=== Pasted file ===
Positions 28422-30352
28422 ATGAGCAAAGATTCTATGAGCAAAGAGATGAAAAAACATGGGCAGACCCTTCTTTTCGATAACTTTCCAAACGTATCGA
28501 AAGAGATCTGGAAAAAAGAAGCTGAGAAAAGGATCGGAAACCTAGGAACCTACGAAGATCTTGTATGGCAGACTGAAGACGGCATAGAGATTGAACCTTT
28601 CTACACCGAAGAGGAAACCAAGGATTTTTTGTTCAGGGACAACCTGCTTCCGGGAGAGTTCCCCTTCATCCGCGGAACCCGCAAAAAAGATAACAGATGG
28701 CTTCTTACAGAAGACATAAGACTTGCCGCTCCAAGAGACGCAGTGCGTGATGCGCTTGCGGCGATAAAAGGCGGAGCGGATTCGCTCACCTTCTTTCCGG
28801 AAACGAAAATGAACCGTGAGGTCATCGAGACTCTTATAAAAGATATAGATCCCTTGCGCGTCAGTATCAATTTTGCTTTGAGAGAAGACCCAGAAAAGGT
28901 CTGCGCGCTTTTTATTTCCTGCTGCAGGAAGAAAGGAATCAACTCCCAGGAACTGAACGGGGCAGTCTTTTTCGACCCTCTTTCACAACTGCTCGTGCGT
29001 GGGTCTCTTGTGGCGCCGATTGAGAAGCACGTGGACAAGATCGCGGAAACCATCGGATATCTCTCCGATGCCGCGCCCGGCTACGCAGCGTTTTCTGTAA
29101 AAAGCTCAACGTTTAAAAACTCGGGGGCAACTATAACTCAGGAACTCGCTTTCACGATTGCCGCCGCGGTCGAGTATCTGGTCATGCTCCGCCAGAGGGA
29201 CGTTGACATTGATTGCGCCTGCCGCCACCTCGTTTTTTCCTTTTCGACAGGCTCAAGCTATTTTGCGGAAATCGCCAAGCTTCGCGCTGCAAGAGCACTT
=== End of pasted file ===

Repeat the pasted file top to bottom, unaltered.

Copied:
Positions 28422-30352
28422 ATGAGCAAAGATTCTATGAGCAAAGAGATGAAAAAACATGGGCAGACCCTTCTTTTCGATAACTTTCCAAACGTATCGA
28501 AAGAGATCTGGAAAAAAGAAGCTGAGAAAAGGATCGGAAACCTAGGAACCTACGAAGATCTTGTATGGCAGACTGAAGACGGCATAGAGATTGAACCTTT
28601 CTACACCGAAGAGGAAACCAAGGATTTTTTGTTCAGGGACAACCTGCTTCCGGGAGAGTTCCCCTTCATCCGCGGAACCCGCAAAAAAGATAACAGATGG
28701 CTTCTTACAGAAGACATAAGACTTGCCGCTCCAAGAGACGCAGTGCGTGATGCGCTTGCGGCGATAAAAGGCGGAGCGGATTCGCTCACCTTCTTTCCGG
28801 AAACGAAAATGAACCGTGAGGTCATCGAGACTCTTATAAAAGATATAGATCCCTTGCGCGTCAGTATCAATTTTGCTTTGAGAGAAGACCCAGAAAAGGT
28901 CTGCGCGCTTTTTATTTCCTGCTGCAGGAAGAAAGGAATCAACTCCCAGGAACTGAACGGGGCAGTCTTTTTCGACCCTCTTTCACAACTGCTCGTGCGT
29001 GGGTCTCTTGTGGCGCCGATTGAGAAGCACGTGGACAAGATCGCGGAAACCATCGGATATCTCTCCGATGCCGCGCCCGGCTACGCAGCGTTTTCTGTAA
29101 AAAGCTCAACGTTTAAAAACTCGGGGGCAACTATAACTCAGGAACTCGCTTTCACGATTGCCGCCGCGGTCGAGTATCTGGTCATGCTCCGCCAGAGGGA
29201 CGTTGACATTGATTGCGCCTGCCGCCACCTCGTTTTTTCCTTTTCGACAGGCTCAAGCTATTTTGCGGAAATCGCCAAGCTTCGCGCTGCAAGAGCACTT